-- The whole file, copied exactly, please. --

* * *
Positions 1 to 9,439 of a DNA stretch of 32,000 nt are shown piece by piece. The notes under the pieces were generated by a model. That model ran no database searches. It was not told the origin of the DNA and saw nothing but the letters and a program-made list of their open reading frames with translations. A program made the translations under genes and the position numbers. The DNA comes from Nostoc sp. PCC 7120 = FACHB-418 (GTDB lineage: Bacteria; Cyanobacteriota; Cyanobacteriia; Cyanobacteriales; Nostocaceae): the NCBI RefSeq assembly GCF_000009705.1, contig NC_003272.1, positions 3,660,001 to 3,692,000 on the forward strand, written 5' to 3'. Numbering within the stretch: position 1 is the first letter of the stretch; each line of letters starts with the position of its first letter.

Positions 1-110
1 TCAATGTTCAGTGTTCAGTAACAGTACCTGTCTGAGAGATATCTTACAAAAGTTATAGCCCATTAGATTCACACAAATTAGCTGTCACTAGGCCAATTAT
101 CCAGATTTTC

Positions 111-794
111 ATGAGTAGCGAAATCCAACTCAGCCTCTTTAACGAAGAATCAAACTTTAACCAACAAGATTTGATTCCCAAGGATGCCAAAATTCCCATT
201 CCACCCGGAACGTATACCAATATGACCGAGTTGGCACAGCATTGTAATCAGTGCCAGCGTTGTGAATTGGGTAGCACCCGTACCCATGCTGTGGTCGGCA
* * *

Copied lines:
Positions 1 to 9,439 of a DNA stretch of 32,000 nt are shown piece by piece. The notes under the pieces were generated by a model. That model ran no database searches. It was not told the origin of the DNA and saw nothing but the letters and a program-made list of their open reading frames with translations. A program made the translations under genes and the position numbers. The DNA comes from Nostoc sp. PCC 7120 = FACHB-418 (GTDB lineage: Bacteria; Cyanobacteriota; Cyanobacteriia; Cyanobacteriales; Nostocaceae): the NCBI RefSeq assembly GCF_000009705.1, contig NC_003272.1, positions 3,660,001 to 3,692,000 on the forward strand, written 5' to 3'. Numbering within the stretch: position 1 is the first letter of the stretch; each line of letters starts with the position of its first letter.

Positions 1-110
1 TCAATGTTCAGTGTTCAGTAACAGTACCTGTCTGAGAGATATCTTACAAAAGTTATAGCCCATTAGATTCACACAAATTAGCTGTCACTAGGCCAATTAT
101 CCAGATTTTC

Positions 111-794
111 ATGAGTAGCGAAATCCAACTCAGCCTCTTTAACGAAGAATCAAACTTTAACCAACAAGATTTGATTCCCAAGGATGCCAAAATTCCCATT
201 CCACCCGGAACGTATACCAATATGACCGAGTTGGCACAGCATTGTAATCAGTGCCAGCGTTGTGAATTGGGTAGCACCCGTACCCATGCTGTGGTCGGCA